Researchers on Tuesday said that millions of women in developing countries will live with the threat of disease and early death in the coming decades due to tobacco, stemming from their rising economic and political status.
The study, published in the World Health Organization (WHO) Bulletin, analyzed 74 countries and found that men are five times more likely to smoke than women in countries where women have lower rates of female empowerment, such as China, Indonesia, Pakistan and Saudi Arabia.
In countries like the United States, Australia, Canada and Sweden, where female empowerment is relatively high, the gap is small and women tend to smoke almost as much as men do.
The findings showed there is great need for governments to act quickly to cut smoking rates among women, especially in less-developed countries, said Douglas Bettcher, director of the WHO Tobacco Free Initiative.
“The tobacco epidemic is still in its early stages in many countries but is expected to worsen,” Bettcher told Reuters in a statement. “Strong tobacco control measures such as bans on tobacco advertising are needed to prevent the tobacco industry from targeting women.”
The WHO describes tobacco as “one of the biggest public health threats the world has ever faced.” The annual death toll associated with tobacco use is more than 5 million, according to experts, and it could rise beyond eight million by 2030 unless action is taking to curb smoking.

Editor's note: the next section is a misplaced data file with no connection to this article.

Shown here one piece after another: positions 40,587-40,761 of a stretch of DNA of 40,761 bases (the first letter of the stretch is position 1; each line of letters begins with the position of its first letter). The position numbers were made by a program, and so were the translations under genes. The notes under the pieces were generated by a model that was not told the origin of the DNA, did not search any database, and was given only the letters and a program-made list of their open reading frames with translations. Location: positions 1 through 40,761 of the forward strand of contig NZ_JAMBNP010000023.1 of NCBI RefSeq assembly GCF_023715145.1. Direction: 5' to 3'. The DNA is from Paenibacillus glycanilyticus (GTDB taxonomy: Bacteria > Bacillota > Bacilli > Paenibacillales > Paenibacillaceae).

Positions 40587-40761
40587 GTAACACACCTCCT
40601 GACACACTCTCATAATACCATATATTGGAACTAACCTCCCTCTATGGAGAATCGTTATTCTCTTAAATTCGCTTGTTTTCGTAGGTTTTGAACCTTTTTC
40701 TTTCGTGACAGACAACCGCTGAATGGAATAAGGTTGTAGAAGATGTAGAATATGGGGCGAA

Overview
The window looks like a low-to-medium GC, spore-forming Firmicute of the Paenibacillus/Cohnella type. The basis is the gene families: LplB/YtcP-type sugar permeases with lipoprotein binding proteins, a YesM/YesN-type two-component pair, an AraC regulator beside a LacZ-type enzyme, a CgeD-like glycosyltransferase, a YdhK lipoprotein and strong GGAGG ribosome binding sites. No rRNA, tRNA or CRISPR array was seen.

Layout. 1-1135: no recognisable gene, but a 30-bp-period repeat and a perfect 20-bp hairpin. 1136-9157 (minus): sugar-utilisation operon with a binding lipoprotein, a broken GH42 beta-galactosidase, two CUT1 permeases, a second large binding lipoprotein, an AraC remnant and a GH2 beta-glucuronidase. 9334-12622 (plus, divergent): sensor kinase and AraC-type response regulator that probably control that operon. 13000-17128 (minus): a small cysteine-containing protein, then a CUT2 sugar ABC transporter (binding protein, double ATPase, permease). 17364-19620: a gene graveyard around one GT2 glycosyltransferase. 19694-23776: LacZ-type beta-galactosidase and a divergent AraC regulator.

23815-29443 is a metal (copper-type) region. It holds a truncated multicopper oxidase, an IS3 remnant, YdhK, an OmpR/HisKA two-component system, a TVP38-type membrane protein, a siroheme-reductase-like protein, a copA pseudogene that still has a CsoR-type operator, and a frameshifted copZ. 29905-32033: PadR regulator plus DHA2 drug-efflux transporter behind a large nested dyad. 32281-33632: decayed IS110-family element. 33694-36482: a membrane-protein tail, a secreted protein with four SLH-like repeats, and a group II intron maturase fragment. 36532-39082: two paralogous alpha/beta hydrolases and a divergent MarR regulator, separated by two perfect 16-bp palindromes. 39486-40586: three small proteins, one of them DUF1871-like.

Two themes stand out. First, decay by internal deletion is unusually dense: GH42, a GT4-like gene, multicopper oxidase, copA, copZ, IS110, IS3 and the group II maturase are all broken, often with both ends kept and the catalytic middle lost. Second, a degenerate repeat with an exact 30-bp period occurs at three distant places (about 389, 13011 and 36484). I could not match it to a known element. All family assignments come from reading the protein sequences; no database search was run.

The study found that in China, for example, 61 percent of men are reported to be current smokers, with only 4.2 percent of those being women, while in many rich nations the ratio gap between men and women smokers is nearly non-existent.
The United Nations Development Program measures women empowerment using data such as representation in parliament, voting rights and comparisons of male and female income.
“Our study makes a strong case for implementing gender-specific tobacco control activities … such as more higher tobacco taxes, more prominent graphic health warnings, smoke-free laws, and advertising and promotion bans,” said Geoffrey Fong from the University of Waterloo in Ontario, Canada, who led the study.
Coauthor of the study, Sara Hitchman, said authorities should investigate “the ways in which the tobacco industry is capitalizing on societal changes to target women, such as marketing cigarettes to women as a symbol of emancipation.”
A useful step could be to monitor how price and tax measures affect women’s choices in taking up smoking in countries where tobacco is not yet widely used by them, said the two authors of the study.
“Further research into patterns of uptake could help governments take more effective action and reduce adoption rates for smoking among women in the future,” Hitchman said.
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